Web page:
In order to maintain the sales generated during the pandemic, Matthews undertook a comprehensive refit in October 2022, closing the site for three weeks and using money he had saved up during Covid-19.
“We increased our chilled space by 25%, reduced our ambient space by 20%, and added a Cook range, a dedicated display for kitchen products and promotional bays,” says Matthews.
“The refit increased our basket spend and also moved our sales towards higher-margin products. It’s improved our chilled and alcohol sales, and our vape range is now doing nearly £1,000 a week.”
As well as changing the make-up of his store’s offer, Matthews’ refit also completely altered the layout of the shop to create a far better flow for customers, starting with a “supermarket-style entrance” with flowers and fresh produce at the door that Matthews says has created the “best-looking store in the UK”.
“It gives the impression the store is larger than it is,” he says. “The perception of our store from the outside is so important that I often say if we’d invested in the outside and left it the same inside, we would still have seen an uplift in sales. It’s got a really good flow.”
Inside, Matthews has worked hard to order the store by zones, so customers know when they’re in the food-to-go section or in the household section. By increasing the height of the ceilings, he has created a ‘shop within a shop’ concept. The refit has resulted in a 17% increase in footfall. The shop opens earlier – and closes two hours later on Sundays – which has resulted in a “massive” sales increase.
The cost-of-living crisis changed how Matthews approached the positioning of his value lines. They are now more prominently placed for customers to clearly see rather than hiding on the bottom shelves.
“This way, even if shoppers aren’t going to purchase them, they can see that we have them,” he says.
Alcohol out in the open
Matthews has stressed the importance of shop layout, and has specifically zoned his store to create defined sections to make the customer journey as simple as possible.
He cites his alcohol area as the biggest change he made during the refit. Where they had previously been stocked behind the counter, he moved the entire alcohol category out onto the shop floor. His alcohol area is clearly defined with separately coloured shelving, and he has invested in LED backlighting for them to provide greater visual impact for shoppers.
“Our BWS section has been a really successful part of our store since the refit,” he says. “Seasonal spirits make it onto the shop floor and we’ve even moved champagne out there. The shelving and LED backlighting really helps us to emphasise our range of premium products.”
Reducing packaging usage in store
Matthews has the majority of his fruit and vegetables loose, and introduced a refills section, covering a range of products including rice, pasta and cereals. These require no packaging at all, reducing overall plastic usage.
Merchandised in its own separate part of the shop, the refill station allows customers to buy only the amount they need, which brings wastage down, and is also helpful for people looking to better budget their shop.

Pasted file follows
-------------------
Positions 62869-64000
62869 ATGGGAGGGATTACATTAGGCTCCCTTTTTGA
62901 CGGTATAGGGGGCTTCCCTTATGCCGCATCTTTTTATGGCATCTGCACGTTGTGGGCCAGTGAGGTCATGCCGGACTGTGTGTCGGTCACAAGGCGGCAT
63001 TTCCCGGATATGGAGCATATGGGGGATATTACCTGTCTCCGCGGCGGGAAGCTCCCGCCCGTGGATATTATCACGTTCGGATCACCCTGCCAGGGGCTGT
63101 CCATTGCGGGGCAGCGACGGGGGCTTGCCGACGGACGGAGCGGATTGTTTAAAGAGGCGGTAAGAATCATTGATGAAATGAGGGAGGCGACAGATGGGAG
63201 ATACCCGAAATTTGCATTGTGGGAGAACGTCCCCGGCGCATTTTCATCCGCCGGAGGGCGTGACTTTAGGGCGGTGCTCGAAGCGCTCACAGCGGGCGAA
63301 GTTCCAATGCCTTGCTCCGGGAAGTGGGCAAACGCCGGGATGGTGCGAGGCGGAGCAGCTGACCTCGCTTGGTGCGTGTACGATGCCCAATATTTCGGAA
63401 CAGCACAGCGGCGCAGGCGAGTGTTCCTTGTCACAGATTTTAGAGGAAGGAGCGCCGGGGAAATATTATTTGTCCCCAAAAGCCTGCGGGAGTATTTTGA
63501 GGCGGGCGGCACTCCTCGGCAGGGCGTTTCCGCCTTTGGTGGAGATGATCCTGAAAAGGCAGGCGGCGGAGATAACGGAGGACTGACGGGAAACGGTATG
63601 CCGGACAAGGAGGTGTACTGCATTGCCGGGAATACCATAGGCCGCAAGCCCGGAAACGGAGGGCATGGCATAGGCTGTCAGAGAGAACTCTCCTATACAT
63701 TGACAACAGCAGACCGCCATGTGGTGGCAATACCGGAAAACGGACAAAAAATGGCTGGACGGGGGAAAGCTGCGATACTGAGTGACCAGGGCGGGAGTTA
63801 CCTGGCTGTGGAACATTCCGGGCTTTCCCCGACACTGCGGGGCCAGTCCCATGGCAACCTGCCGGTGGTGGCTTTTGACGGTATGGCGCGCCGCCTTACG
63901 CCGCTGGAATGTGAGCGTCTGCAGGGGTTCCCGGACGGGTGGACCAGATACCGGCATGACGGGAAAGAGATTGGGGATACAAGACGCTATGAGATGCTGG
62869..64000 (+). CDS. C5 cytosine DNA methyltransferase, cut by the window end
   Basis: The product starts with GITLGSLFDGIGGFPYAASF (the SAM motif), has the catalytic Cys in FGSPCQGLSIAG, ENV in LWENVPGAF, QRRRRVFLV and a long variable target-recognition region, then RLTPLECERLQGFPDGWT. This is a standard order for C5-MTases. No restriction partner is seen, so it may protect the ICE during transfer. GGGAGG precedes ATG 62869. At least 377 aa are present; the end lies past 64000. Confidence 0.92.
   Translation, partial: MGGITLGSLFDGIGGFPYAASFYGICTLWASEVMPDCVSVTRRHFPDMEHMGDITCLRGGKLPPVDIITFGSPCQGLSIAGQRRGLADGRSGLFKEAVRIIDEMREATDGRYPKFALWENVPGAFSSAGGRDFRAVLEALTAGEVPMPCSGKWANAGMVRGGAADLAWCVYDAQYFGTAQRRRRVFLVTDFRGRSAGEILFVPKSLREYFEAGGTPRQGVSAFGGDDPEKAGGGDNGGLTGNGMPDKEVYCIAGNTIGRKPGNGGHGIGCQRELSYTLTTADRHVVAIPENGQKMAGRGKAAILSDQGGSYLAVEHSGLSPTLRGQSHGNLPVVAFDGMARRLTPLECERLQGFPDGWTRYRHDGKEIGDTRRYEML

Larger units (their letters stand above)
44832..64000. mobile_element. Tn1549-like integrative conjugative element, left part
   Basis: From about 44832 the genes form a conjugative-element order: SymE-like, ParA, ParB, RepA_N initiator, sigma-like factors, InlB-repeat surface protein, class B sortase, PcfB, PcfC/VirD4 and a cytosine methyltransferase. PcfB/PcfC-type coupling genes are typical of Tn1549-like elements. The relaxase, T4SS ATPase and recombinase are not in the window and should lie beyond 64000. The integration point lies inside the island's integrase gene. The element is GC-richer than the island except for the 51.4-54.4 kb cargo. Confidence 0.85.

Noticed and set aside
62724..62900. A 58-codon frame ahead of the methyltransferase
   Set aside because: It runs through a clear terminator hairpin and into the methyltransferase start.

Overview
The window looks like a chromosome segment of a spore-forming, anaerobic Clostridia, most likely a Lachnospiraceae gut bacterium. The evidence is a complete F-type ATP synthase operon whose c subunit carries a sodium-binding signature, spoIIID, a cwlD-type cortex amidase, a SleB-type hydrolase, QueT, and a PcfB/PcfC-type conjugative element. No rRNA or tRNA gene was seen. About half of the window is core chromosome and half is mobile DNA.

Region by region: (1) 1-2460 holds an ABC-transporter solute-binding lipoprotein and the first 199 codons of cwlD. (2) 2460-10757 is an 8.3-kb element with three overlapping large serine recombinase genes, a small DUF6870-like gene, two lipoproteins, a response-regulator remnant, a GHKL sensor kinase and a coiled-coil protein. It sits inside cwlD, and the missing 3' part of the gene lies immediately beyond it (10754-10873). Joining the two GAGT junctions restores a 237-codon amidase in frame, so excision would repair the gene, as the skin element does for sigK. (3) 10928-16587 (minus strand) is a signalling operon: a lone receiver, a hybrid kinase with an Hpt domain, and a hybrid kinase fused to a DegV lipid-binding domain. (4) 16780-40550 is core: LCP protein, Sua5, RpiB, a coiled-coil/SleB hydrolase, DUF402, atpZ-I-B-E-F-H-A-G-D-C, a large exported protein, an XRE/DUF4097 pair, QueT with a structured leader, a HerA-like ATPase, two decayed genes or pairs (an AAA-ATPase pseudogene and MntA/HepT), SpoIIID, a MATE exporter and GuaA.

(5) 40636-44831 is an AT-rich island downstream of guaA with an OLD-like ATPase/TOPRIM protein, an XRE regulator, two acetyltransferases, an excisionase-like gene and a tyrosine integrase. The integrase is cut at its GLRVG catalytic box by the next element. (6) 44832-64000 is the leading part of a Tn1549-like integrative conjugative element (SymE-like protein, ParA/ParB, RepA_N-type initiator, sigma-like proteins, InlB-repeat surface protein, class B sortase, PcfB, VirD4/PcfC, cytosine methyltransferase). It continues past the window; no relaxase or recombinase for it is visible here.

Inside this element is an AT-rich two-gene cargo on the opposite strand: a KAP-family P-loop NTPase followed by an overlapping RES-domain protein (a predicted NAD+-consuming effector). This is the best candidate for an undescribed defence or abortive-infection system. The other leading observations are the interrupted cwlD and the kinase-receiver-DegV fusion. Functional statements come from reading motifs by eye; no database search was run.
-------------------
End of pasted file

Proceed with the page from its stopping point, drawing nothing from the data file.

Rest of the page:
“It’s been a big success,” he says. “We’re not talking about hundreds of customers, but those that do are loyal. They can buy 150g of pasta or just 10g. We’re looking to expand this section by more than half of the amount of space it currently takes up, adding a freezer and liquid offer with items such as Yorkshire puddings and washing-up liquid. It’s something different and there’s a huge sustainability benefit there.”
Matthews’ food-to-go offer makes up 10% of sales and provides a massive point of difference, with freshly made sandwiches and more. With a big office for the Environment Agency nearby driving a lot of demand and the large proportion of home workers also on the lookout for something interesting for a break in their day, the kitchen offer is a significant part of the business.
“Products are shipped over from our other store in Quorn six days per week,” he says. “In 2021, we developed the Quorn store and introduced the Bradley’s Kitchen food-to-go concept, which provides an offer for breakfast, lunch and dinner. The kitchen offer is significant. We have a really good display of Bradley’s Kitchen.”
There are plans in place to develop that food-to-go offer even further, but at the moment it already provides a point of difference for both the Rothley store and the one in Quorn.
Matthews has sought to bring some individuality to the way his products are presented to his customers, using differently coloured shelf labels to highlight promotions. Another example is the installation of a special egg house for his range of locally soured eggs.
“It’s a shelving unit with a lid on it, and we call it the ‘egg hut’,” he says. “It adds a bit of theatre to our store.” He has also updated his chiller ranges several times, making special use of the Cook range to highlight his overall offer and to cater for different missions.
He recommends retailers look online and talk to suppliers about getting the PoS and planograms to bolster a store’s merchandising and promotional capabilities.
“There aren’t many suppliers who don’t offer that kind of advice,” he says. “Also, go to your competitors and see what they’re doing and if there’s anything you could learn from them.”